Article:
Poor Stanley has been living it up at my parents’ house where he is utterly and obscenely spoiled. In fact, I’m certain that after seven days he is certain that I’ve abandoned him and am no longer his human. He is probably operating under the false assumption that my parents are now his rightful slaves.

I’m afraid he has no idea how his world is about to be rocked.

Anyone who owns a cat or is owned by a cat (the latter probably being more accurately stated) knows that they are not fans of change. ANY kind of change. So, while I AM looking forward to having him with me in my new home… I am NOT looking forward to the production of bringing him to it. And IT WILL BE a dramatic production.

He will cry and cry and cry (even though he is mute he still makes the most pathetic, airy, squeaky sound you ever heard) until he is exhausted because he HATES riding in the car. And the crying will make me feel bad and I will worry myself into a frenzy.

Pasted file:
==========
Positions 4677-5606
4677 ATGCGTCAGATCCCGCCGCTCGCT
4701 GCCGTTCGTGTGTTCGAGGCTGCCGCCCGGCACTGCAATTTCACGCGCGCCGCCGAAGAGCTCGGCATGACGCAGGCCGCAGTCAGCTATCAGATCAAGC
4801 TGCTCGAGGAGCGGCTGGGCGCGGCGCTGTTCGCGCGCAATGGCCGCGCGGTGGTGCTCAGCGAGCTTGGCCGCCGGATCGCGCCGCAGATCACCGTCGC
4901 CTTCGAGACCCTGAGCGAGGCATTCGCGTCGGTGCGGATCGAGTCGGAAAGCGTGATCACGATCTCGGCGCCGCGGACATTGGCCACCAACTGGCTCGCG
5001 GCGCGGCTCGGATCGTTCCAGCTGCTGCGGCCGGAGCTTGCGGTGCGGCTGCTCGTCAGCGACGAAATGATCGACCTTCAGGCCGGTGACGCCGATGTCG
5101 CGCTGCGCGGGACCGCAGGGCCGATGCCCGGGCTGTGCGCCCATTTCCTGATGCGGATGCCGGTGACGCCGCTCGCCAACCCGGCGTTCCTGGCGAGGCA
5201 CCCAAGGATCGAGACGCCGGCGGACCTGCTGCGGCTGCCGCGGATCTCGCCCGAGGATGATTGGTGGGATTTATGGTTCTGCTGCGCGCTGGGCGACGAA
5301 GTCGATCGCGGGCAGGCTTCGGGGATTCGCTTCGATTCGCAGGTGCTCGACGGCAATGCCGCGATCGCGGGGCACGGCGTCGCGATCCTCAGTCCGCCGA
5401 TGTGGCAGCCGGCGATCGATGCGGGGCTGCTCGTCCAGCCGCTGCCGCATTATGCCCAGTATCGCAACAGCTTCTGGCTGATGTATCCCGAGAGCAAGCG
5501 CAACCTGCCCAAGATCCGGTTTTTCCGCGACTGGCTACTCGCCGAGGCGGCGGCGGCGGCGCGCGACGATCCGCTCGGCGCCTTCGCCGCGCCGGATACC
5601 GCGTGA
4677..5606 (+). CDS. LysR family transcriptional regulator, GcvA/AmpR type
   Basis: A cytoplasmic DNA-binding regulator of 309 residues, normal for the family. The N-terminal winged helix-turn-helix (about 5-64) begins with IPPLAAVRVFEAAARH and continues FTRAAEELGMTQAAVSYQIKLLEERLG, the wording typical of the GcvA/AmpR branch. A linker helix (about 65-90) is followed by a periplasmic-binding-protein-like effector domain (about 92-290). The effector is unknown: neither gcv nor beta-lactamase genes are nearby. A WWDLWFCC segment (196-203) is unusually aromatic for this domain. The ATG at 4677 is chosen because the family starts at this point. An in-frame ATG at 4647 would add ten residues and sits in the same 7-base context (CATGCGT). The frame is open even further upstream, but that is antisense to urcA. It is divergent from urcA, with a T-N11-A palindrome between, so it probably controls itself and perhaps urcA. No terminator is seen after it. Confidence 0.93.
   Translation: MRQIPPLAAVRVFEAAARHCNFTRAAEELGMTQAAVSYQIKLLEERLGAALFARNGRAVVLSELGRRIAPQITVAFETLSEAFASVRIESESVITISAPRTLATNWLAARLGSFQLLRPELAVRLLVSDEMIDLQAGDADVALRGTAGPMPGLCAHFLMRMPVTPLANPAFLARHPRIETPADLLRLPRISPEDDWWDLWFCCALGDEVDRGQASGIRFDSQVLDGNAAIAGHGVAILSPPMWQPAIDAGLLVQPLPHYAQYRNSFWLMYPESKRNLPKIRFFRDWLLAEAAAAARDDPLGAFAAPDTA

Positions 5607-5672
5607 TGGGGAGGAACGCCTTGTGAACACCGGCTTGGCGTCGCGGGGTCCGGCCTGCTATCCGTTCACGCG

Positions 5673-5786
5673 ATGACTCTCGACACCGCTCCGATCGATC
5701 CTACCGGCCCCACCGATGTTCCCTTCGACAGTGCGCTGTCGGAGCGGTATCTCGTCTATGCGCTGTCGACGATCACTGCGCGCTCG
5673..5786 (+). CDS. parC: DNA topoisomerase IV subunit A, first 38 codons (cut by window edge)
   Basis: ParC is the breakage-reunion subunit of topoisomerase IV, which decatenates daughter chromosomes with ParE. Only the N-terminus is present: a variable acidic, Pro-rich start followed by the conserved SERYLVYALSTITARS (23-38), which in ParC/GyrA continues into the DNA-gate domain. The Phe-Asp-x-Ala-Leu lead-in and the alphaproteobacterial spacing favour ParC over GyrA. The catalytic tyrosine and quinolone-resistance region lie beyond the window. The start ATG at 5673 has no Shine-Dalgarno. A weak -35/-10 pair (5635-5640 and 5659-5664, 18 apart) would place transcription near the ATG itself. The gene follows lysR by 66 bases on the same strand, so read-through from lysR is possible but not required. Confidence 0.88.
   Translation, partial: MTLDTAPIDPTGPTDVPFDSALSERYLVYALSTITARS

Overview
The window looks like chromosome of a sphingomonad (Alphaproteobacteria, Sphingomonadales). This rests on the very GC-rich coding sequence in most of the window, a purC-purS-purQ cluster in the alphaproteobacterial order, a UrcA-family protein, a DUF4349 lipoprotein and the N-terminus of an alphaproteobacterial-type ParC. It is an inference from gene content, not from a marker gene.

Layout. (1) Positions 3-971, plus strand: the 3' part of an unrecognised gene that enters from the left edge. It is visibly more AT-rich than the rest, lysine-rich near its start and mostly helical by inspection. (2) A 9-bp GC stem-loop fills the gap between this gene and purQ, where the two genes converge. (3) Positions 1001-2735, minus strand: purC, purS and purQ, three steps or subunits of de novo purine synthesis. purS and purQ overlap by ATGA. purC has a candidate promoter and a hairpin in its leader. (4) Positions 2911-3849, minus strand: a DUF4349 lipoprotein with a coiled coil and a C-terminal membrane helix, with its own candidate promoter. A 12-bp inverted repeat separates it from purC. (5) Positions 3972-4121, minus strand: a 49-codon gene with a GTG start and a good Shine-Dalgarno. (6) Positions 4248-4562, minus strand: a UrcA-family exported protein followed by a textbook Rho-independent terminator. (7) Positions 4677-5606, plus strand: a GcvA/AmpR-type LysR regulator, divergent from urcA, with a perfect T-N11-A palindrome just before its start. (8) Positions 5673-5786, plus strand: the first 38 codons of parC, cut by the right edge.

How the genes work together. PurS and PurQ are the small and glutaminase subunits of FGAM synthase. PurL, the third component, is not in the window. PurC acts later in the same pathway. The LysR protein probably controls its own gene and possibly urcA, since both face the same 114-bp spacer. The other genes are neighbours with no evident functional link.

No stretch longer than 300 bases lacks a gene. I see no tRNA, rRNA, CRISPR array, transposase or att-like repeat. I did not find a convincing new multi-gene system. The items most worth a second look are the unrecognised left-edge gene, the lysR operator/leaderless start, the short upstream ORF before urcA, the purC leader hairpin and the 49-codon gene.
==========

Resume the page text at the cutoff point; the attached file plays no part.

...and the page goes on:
Upon arrival at his new pad, he will slink around, belly to the ground, for a day and a half sniffing everything in sight and looking terrified. Around day two or three he should be relatively chill about the whole thing and find a nice place to sleep it off for the next three days where he’ll either reluctantly accept his new fate or plot some sort of revenge.

My only hope are the “herbal” calming chews that my father bought for Stanley at Christmas. I’ve given them to him before and it really does chill him out… This is, of course, assuming he doesn’t just eat around the chews—when I hide them in his food in order to trick him—or try to trick ME by pretending to eat them and then spit them out when I’m not looking.

Wish us luck and if all goes smoothly… I’ll live to write about it. And of course… OF COURSE I’ll be subjecting you sharing it with you just as soon as possible upon our return.

September 11: 2,000 Miles Apart

I wrote the following story around September 11th of this past year—the 10th anniversary—but have not had the luxury of time to finish it until now. Although I know I could wait until September 11, 2012 to share it with you all… I feel like it doesn’t really matter. We all remember where we were that day. It is a topic that enters many, many conversations that I have with people to this day… on any given day of the year. It is an event none of us will soon forget and there are as many accounts of this infamous day as there are people on the planet.